Wednesday, 13 January 2016

My very own escape room at home using a Breakout EDU box

Hi everyone

I am finally getting around to posting about my own Breakout EDU escape room that I designed for my escape room group (my wife and 2 friends) as my Christmas present to them.  See my earlier blog here summarising what Breakout EDU is.

Over all I think they had fun, but it was a bit of a shemozzle (due largely to factors outside of my control)…

Initially, I had planned to set up the escape room at my friends’ vacant house – they are about to embark on a house demolition and rebuild so the space would have been perfect.  However, about a week before our escape was due to take place, their house started to get demolished.  So, my plan B was to use my new house, which is currently being built.  The house is currently at the stage of being gyprocked, but there are exposed concrete floors and dust everywhere – your typical work site.

The first thing I had to come up with was the theme.  The idea that I came up with for the theme is that my 3 year old daughter was CRANKY with the 4 of us because we always leave her out of our escape room and board gaming fun.  So, she kidnapped me and took me to her “lair” – the task for my friends and wife being to locate the lair and then retrieve me.

This theme was useful because it allowed me to use her random toys and other building materials as props.  The idea was that I had been captured, but in a last ditch effort to be freed, I managed to leave “breadcrumb” puzzles for my team to solve in order to find me.

I spent probably 30+ hours in designing the puzzles.  We had a lot of puzzles and the real fun in designing your own escape room is that you can design puzzles that are specific to your group.  For example, many of my puzzles were based on board games that we all play together or on our experiences at the various escape rooms we have played together.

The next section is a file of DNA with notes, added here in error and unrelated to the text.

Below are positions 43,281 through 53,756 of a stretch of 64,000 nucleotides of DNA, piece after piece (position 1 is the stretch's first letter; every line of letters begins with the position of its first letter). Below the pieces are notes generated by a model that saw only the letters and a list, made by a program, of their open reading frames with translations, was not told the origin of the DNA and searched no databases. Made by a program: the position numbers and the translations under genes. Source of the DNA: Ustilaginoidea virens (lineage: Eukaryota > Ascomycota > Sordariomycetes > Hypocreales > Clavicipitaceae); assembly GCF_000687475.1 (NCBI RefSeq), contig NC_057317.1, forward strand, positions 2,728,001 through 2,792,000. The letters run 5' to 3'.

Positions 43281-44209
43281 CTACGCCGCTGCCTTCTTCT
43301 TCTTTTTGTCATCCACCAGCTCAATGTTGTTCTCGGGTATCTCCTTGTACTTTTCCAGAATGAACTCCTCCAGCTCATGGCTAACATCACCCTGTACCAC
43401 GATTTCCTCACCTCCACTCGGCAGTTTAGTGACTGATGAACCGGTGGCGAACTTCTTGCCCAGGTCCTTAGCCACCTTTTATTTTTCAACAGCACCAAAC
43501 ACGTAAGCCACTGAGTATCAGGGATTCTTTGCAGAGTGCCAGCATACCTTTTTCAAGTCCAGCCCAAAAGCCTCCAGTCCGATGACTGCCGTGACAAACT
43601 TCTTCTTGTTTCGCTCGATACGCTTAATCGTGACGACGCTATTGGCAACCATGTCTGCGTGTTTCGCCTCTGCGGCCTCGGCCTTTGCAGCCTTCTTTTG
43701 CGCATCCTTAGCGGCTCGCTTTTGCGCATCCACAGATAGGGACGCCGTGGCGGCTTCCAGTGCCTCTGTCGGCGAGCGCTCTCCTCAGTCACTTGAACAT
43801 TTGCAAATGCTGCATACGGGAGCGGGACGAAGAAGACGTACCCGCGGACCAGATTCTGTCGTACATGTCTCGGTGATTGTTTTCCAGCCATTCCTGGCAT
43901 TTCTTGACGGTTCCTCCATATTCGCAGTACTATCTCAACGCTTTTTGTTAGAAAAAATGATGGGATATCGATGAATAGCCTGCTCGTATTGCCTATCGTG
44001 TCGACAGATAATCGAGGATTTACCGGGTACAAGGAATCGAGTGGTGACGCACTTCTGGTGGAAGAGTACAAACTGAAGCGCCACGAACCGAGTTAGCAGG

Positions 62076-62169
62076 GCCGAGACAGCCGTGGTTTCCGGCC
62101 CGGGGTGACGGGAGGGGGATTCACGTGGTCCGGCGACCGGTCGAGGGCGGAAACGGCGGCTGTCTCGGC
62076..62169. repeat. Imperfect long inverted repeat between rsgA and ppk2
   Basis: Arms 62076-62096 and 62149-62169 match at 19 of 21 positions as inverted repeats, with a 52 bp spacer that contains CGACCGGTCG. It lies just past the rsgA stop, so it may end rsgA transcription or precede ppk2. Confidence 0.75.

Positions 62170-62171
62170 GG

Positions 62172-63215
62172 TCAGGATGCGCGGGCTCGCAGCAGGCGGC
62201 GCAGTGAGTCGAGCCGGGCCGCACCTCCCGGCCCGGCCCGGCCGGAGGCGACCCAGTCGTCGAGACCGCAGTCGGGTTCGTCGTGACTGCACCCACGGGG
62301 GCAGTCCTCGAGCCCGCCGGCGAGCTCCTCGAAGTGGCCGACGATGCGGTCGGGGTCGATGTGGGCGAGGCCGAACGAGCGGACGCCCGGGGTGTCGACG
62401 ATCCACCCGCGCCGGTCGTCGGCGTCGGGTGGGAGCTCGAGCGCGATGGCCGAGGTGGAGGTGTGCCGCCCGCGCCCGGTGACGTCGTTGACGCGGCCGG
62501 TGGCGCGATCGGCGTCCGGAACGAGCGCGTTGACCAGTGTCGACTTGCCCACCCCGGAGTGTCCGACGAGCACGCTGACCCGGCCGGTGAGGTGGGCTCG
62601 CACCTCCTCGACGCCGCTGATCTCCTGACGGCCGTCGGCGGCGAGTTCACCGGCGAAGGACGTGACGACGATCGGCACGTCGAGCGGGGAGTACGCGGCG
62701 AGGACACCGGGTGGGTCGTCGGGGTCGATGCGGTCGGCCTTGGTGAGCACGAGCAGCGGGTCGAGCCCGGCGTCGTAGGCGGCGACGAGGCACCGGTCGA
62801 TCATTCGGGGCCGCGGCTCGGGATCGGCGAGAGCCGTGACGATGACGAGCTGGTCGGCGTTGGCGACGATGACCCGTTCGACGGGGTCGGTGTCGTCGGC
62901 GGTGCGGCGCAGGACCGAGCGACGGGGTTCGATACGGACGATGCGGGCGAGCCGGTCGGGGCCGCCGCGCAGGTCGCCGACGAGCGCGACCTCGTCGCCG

By far the most challenging aspect is to get the flow right and to consider the order in which puzzles will be opened.  See attached my mind map which gives you an idea of the kind of detail required to link each puzzle element and across the various different puzzles.  It’s in short hand so it probably won’t mean much to you, but it gives you an idea of the thinking that I went through in designing the escape:

The big day
I got to our site early.  It is a locked work site, but of course I have learned the useful skill of using a credit card to get in the front door (which is the same way my team would need to get into the house).

It took me a couple of hours to set up.  I also had to set up a blanket, iPad and snacks for my 3 year old captor who would hopefully sit quietly in a spare room while the escape unfolded.